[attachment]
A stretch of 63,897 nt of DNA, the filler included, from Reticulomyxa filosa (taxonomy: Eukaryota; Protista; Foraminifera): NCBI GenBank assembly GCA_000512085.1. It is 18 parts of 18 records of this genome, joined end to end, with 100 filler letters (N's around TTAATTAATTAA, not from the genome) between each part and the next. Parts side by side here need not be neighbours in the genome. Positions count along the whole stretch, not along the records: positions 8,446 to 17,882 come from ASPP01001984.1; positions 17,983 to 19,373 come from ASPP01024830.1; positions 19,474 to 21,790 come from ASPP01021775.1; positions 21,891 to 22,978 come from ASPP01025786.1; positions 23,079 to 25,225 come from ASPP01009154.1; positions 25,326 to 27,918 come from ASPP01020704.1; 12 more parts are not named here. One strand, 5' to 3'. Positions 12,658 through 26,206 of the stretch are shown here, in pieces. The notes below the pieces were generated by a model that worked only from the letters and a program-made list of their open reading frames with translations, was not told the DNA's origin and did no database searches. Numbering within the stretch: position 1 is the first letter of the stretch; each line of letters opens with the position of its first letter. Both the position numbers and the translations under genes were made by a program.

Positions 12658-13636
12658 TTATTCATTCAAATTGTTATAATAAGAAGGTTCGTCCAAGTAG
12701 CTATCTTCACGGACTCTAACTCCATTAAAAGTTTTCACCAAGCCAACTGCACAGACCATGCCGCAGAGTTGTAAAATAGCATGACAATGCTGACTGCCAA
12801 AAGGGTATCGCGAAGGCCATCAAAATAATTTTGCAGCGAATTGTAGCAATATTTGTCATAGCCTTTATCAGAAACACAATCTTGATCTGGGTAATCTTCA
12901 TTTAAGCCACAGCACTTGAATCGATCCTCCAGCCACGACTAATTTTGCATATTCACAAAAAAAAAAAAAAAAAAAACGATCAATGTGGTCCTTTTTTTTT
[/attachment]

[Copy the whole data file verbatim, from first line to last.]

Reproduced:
A stretch of 63,897 nt of DNA, the filler included, from Reticulomyxa filosa (taxonomy: Eukaryota; Protista; Foraminifera): NCBI GenBank assembly GCA_000512085.1. It is 18 parts of 18 records of this genome, joined end to end, with 100 filler letters (N's around TTAATTAATTAA, not from the genome) between each part and the next. Parts side by side here need not be neighbours in the genome. Positions count along the whole stretch, not along the records: positions 8,446 to 17,882 come from ASPP01001984.1; positions 17,983 to 19,373 come from ASPP01024830.1; positions 19,474 to 21,790 come from ASPP01021775.1; positions 21,891 to 22,978 come from ASPP01025786.1; positions 23,079 to 25,225 come from ASPP01009154.1; positions 25,326 to 27,918 come from ASPP01020704.1; 12 more parts are not named here. One strand, 5' to 3'. Positions 12,658 through 26,206 of the stretch are shown here, in pieces. The notes below the pieces were generated by a model that worked only from the letters and a program-made list of their open reading frames with translations, was not told the DNA's origin and did no database searches. Numbering within the stretch: position 1 is the first letter of the stretch; each line of letters opens with the position of its first letter. Both the position numbers and the translations under genes were made by a program.

Positions 12658-13636
12658 TTATTCATTCAAATTGTTATAATAAGAAGGTTCGTCCAAGTAG
12701 CTATCTTCACGGACTCTAACTCCATTAAAAGTTTTCACCAAGCCAACTGCACAGACCATGCCGCAGAGTTGTAAAATAGCATGACAATGCTGACTGCCAA
12801 AAGGGTATCGCGAAGGCCATCAAAATAATTTTGCAGCGAATTGTAGCAATATTTGTCATAGCCTTTATCAGAAACACAATCTTGATCTGGGTAATCTTCA
12901 TTTAAGCCACAGCACTTGAATCGATCCTCCAGCCACGACTAATTTTGCATATTCACAAAAAAAAAAAAAAAAAAAACGATCAATGTGGTCCTTTTTTTTT